Blockchain technology was invented to make the world’s first crypto-currency, Bitcoin, possible. Traditional currencies rely on intermediaries like governments, banks and clearing houses to guarantee their value and process transactions. Bitcoin uses digital technologies to cut out these middlemen.
The central technology is a shared, distributed ledger. Instead of relying on third parties such as banks or land titles offices to record and keep a copy of transactions, a Blockchain creates a digital ledger of which each participant has a copy. Participants communicate with each other via a peer-to-peer computing network.
Records are added to the shared ledger one block at a time and are identified by a timestamp and a unique digital identifier, or ‘hash’, produced using a cryptographic algorithm. Each new block also records the hash of the previously added block, and this links them together in a chain. The Blockchain also needs to verify that any new block is valid before it is accepted into the chain - a process known as consensus.
As well as recording transactions, a Blockchain can also contain a set of rules or a ‘smart contract’ that automatically performs certain actions when a block is accepted and added to the chain.
Once a block is accepted, it cannot be deleted; any attempt to insert a new block between two existing blocks would be rejected by the consensus process. Similarly, the contents of the block are tamper proof, because it is impossible to change all the duplicate copies of the Blockchain held by all the different participants.
Although every participant has a copy of the ledger, they cannot necessarily read all the records. Using digital identity and encryption technologies, it is possible to restrict access to records to just the concerned parties and/or auditors, for example.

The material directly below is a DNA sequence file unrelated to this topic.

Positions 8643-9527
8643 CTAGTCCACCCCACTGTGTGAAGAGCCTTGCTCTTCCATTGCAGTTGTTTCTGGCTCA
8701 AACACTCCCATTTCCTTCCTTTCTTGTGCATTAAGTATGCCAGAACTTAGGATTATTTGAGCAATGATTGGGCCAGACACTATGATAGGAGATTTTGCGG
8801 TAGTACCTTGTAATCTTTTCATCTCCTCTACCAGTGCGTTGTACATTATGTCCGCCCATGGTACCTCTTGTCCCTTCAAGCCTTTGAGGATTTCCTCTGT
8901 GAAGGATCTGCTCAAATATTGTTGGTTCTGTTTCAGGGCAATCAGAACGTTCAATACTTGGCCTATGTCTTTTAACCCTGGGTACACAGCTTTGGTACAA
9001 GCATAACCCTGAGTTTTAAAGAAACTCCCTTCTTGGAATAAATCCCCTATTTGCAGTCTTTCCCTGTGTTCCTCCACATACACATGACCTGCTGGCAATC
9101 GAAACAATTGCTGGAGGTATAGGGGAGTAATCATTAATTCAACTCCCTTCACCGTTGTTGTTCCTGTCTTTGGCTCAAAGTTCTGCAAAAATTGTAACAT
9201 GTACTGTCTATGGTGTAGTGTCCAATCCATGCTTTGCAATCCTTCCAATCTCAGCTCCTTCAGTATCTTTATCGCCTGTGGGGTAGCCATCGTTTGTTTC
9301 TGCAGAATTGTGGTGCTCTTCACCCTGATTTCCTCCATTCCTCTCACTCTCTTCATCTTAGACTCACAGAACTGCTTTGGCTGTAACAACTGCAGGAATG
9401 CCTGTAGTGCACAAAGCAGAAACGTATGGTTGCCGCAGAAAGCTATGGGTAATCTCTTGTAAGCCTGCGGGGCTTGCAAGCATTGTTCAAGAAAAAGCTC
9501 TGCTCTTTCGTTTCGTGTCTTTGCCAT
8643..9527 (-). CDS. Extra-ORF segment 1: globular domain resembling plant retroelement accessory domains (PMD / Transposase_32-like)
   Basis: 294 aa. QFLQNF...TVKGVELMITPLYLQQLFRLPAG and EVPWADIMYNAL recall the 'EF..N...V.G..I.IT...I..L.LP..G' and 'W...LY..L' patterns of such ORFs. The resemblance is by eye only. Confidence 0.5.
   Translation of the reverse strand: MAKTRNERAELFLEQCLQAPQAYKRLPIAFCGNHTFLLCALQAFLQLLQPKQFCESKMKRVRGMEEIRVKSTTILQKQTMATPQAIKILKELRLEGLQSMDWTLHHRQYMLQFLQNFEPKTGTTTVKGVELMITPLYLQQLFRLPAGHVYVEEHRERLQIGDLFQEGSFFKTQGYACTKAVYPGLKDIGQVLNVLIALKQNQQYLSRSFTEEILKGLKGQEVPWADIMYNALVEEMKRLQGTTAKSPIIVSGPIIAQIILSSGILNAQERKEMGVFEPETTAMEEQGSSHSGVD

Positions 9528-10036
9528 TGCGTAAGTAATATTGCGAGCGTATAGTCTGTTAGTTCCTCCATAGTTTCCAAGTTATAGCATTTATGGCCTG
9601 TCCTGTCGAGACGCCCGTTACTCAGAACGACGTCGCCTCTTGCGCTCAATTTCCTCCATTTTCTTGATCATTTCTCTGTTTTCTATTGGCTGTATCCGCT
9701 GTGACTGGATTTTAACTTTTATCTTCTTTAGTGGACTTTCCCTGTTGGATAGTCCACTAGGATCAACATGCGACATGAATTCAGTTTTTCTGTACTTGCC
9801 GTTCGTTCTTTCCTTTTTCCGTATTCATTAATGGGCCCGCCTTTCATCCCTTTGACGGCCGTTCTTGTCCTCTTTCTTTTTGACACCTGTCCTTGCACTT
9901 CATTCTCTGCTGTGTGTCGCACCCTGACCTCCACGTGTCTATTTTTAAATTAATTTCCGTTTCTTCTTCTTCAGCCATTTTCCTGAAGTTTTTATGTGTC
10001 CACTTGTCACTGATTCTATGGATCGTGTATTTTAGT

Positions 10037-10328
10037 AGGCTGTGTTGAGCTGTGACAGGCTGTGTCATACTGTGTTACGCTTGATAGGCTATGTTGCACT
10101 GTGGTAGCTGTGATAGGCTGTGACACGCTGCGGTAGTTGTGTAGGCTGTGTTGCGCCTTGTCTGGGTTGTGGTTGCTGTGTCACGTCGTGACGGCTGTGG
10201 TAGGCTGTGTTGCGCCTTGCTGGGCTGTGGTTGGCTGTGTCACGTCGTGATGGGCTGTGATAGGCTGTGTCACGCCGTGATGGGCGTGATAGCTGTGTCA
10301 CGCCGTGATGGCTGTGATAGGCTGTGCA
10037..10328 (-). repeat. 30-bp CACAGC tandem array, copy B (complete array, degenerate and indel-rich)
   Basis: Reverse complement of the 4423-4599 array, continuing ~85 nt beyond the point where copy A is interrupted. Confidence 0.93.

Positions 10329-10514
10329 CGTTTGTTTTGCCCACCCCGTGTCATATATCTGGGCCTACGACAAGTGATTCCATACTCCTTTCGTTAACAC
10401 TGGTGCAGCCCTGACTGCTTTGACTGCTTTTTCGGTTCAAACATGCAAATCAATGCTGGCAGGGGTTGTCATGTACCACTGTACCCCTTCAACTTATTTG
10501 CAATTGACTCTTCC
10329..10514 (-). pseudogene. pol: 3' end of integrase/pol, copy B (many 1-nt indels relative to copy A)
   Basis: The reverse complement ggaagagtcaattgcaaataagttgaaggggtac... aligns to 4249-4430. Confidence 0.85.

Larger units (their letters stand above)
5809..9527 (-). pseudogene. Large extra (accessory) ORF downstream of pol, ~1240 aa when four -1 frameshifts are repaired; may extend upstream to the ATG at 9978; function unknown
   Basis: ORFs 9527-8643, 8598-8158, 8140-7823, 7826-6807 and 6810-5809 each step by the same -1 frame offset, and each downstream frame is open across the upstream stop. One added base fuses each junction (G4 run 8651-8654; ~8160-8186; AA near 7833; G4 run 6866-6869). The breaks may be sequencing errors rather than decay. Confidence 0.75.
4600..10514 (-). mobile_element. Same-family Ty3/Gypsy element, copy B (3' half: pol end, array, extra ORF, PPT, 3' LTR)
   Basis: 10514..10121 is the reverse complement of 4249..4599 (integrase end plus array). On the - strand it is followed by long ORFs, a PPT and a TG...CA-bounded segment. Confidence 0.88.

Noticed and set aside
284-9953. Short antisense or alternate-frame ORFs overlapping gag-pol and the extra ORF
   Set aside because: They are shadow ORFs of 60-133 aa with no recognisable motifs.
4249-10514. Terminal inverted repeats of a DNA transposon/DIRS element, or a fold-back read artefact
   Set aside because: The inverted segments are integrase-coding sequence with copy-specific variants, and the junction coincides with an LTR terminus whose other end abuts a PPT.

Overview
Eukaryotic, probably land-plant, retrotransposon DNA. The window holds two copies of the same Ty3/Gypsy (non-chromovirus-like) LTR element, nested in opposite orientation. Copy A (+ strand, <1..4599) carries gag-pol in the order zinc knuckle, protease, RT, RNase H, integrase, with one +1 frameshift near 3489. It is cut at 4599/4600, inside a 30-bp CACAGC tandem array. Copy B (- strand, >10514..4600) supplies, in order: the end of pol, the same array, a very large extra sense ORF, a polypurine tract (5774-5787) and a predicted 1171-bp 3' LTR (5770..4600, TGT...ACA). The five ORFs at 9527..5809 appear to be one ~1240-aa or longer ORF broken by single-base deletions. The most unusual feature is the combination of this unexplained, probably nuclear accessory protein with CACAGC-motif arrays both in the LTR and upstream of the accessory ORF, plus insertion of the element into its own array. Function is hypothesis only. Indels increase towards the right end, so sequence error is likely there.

A Blockchain generally needs a way to identify participants and ensure they are who they say they are (unless, like Bitcoin, the participants are anonymous). Most Blockchains used in business – known as Permissioned Blockchains – identify participants.
Permissioned Blockchains use a certificate authority (CA) that issues a unique cryptographic certificate to each participant so they can be identified. A CA is a sort of middleman, but not one that slows down transactions or adds much expense. In fact, identifying participants makes the process of achieving consensus easier and cheaper.
Consensus can be an expensive process with anonymous Blockchains. In the case of Bitcoin, it is achieved by setting complex problems for groups of computers that hold matching copies of the ledger to solve. The more computers in agreement, the more computing power they have to solve the problem. The first group to come up with a solution prevails, and their version of the ledger is distributed to all the others. While effective, the amount of computing power and energy consumed can be out of proportion with the end result.
Achieving consensus with Permissioned Blockchains is generally less costly and can vary depending on the application. It can be as simple as nominating a certain number of participants as validators, with consensus achieved when a majority of validators are in agreement. More complex methods include the use of Practical Byzantine Fault Tolerance algorithms – perhaps a topic for another crash course!